Steve believes that we will see very marked changes in the gelatinous zooplankton community between today and tomorrow when we past the end (or cabo, in spanish) of Baja California and travel into much colder Pacific Ocean waters. We observed many species of pteropods, heteropods, siphonophores, salp chains, and larvaceans, but there is a surprising dearth of hydromedusae and scyphomedusae. The Gulf of California is a more protected area (from open ocean swells) than where we are headed tonight the water temperatures have dropped dramatically since rounding the point near Cabo San Lucas, and the Flyer is starting to roll a bit.

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A pod of playful dolphins out chasing large fish in this region came over to ride the bow waves before our second dive at 3:00 p.m. We considered this a good luck sign.

 

 


The biological oceanography group will have their first long station tonight at 2:00 a.m.no rest for the weary, since they have been hard at work all day long setting up experiments and making sure all underway systems (some designed to sample iron) and the CTD packages are ready to go. An underway system means that there is a constant flow of pumped water to sensors on board the ship while the ship is steaming, thus providing us with a continuous output of measurements at anytime during the cruise.

Ginger Elrod says she is getting ready to start the compressor to pump water for Ken Johnson's Iron Fish tomorrow, while Mike Burczynski reports he is efficiently working through the last "bugs" of the CTD and underway systems.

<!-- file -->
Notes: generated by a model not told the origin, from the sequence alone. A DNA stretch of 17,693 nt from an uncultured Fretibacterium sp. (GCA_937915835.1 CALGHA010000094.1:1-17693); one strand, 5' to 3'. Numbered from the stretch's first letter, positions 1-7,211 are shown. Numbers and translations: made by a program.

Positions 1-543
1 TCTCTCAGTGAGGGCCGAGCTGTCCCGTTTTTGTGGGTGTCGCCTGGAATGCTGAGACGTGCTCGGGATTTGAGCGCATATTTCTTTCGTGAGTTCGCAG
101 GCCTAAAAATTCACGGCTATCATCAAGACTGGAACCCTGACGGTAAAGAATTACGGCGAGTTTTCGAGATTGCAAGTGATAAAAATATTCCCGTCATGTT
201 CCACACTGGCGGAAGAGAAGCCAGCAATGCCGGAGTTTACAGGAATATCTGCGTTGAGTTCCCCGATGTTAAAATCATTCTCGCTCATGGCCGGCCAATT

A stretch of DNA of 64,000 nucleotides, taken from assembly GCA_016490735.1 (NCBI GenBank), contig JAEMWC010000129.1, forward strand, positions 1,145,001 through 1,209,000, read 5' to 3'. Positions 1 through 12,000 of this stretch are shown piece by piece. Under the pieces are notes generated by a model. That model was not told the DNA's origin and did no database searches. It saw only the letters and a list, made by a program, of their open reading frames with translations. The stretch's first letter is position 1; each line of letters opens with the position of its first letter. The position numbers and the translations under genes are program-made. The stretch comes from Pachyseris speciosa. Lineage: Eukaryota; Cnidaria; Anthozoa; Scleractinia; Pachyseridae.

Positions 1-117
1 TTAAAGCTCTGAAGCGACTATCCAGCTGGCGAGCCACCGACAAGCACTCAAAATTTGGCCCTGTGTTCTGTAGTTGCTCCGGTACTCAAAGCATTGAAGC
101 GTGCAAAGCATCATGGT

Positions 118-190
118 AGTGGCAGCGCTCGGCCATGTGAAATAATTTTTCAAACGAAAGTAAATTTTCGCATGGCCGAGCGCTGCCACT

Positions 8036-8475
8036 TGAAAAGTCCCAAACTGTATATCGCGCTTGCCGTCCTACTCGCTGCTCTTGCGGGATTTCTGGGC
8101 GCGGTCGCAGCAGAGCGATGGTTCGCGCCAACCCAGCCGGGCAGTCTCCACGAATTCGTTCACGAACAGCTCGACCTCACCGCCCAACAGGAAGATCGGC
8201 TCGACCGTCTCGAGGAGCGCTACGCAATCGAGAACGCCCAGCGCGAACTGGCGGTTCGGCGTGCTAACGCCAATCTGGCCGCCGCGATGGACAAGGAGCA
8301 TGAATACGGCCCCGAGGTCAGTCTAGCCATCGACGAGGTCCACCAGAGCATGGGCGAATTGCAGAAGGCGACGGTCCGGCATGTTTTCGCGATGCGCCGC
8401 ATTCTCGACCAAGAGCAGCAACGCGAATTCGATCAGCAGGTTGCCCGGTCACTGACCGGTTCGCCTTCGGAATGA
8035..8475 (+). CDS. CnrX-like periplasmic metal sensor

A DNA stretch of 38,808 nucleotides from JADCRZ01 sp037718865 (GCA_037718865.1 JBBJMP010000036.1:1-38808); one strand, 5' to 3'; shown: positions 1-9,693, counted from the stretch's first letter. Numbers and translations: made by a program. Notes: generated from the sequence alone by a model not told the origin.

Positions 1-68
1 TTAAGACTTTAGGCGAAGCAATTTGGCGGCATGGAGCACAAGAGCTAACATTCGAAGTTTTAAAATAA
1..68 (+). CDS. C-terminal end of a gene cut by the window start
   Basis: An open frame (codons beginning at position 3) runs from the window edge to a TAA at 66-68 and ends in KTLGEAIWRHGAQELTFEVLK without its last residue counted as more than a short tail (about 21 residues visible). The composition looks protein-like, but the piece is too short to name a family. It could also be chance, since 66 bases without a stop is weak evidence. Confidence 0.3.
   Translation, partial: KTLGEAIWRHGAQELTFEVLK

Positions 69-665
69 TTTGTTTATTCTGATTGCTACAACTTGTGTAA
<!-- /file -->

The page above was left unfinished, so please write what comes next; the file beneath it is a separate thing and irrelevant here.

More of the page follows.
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Zanna Chase, a postdoctoral fellow at MBARI is hard at work prepping for iron experiments organized for this transit cruise. She and her colleagues are interested in observing latitudinal gradients (from Baja to Monterey) in iron concentrations and their effects on phytoplankton primary production in these regions. Zanna has a big smile in this pictureperhaps it is because we keep calling her "Mrs. Strutton" and asking to see her ring again (wink).

 

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The Mexican observers for this cruise leg are Sonia Valle and Marcos Martinez. We have had great fun showing them around the ship and learning about their research interests. Sonia hails from Ensenada, Mexico, so we will be traveling past her home port in a couple of days.

 

 

 


At the end of the day, during the gorgeous Baja sunset, Baldo Marinovic spotted a sailfish's fins and tail tips near the surface of the water near the ship. Big fish abound in these waters...not a bad way to exit the fascinating waters of the Gulf of California.

Christy Herren
   MBARI Postdoctoral Fellow, working with Steve Haddock on bioluminescent distributions of plankton